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Does size matter? The relationship between pond area and biodiversity

Published in Biological conservation. 2002, vol. 104, no. 1, p. 59-70
Abstract Larger areas support more species. To test the application of this biogeographic principle to ponds, we consider the relationship between size and diversity for 80 ponds in Switzerland, using richness (number of species) and conservation value (score for all species present, according to their degree of rarity) of aquatic plants, molluscs (Gastropoda, Sphaeriidae), Coleoptera, Odonata (adults) and Amphibia. Pond size was found to be important only for Odonata and explained 31% of the variability of their species richness. Pond size showed only a feeble relationship with the species richness of all other groups, particularly the Coleoptera and Amphibia. The weakness of this relationship was also indicated by the low z-values obtained (< 0.13). The SLOSS analyses showed that a set of ponds of small size has more species and has a higher conservation value than a single large pond of the same total area. But we also show that large ponds harbour species missing in the smaller ponds. Finally, we conclude that in a global con- servation policy (protection, restoration, management), all size ranges of ponds should be promoted.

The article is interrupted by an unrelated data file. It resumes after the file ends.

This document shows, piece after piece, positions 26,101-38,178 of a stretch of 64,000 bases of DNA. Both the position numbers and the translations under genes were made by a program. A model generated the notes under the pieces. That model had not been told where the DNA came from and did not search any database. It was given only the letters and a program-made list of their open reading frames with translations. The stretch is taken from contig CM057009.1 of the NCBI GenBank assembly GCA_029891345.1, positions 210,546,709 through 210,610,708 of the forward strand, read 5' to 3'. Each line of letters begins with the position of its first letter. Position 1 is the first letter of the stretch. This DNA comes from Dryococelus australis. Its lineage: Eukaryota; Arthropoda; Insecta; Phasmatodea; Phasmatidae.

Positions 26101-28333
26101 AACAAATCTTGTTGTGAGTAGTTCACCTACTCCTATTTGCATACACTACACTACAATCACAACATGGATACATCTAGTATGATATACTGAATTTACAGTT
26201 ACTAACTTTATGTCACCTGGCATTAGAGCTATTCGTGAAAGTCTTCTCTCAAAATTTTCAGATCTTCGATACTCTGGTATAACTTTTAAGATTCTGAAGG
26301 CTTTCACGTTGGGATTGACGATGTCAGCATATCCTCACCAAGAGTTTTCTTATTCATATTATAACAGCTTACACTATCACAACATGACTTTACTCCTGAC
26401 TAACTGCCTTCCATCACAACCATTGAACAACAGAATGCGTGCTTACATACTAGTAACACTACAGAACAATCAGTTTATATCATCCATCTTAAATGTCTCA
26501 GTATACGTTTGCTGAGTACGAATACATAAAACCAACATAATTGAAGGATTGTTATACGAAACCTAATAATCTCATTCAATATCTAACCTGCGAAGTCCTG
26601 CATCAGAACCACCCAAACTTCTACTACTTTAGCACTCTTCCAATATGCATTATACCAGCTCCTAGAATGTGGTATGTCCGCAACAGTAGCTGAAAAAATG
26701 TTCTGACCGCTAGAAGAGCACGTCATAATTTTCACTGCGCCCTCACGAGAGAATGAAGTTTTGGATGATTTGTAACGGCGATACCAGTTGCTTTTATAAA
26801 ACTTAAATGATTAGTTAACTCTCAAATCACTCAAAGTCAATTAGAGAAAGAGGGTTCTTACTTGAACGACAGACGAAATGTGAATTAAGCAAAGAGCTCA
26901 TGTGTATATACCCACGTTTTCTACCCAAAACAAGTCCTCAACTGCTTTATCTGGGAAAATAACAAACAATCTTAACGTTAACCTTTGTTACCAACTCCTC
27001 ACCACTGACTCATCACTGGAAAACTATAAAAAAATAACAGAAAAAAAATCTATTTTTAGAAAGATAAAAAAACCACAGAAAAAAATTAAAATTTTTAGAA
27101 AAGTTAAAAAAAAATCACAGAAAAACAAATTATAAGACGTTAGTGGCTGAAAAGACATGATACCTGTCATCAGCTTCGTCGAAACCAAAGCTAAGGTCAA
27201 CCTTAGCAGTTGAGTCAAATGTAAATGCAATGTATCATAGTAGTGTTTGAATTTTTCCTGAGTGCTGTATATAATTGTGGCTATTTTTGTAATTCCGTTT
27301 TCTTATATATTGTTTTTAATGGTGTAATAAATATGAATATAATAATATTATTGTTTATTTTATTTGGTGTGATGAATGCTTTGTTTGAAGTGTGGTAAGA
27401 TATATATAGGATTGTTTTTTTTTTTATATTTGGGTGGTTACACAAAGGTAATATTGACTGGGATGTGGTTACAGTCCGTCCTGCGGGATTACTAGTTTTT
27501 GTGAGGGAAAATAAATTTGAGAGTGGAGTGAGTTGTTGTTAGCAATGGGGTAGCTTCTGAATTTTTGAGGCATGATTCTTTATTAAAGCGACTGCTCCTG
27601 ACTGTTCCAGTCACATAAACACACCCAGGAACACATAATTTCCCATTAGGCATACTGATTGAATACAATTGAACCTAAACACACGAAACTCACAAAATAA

Keywords Biodiversity conservationSpecies richnessAquatic plantsGastropodaColeopteraOdonataAmphibia
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Research groups Ecology and Aquatic Biology
ISE Biodiversité
ISE Pôle Sciences
Autre: Swiss Agency for the Environment, Forests and Landscape
(ISO format)
OERTLI, Beat et al. Does size matter? The relationship between pond area and biodiversity. In: Biological conservation, 2002, vol. 104, n° 1, p. 59-70. doi: 10.1016/S0006-3207(01)00154-9 https://archive-ouverte.unige.ch/unige:25574

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Deposited on : 2013-01-16

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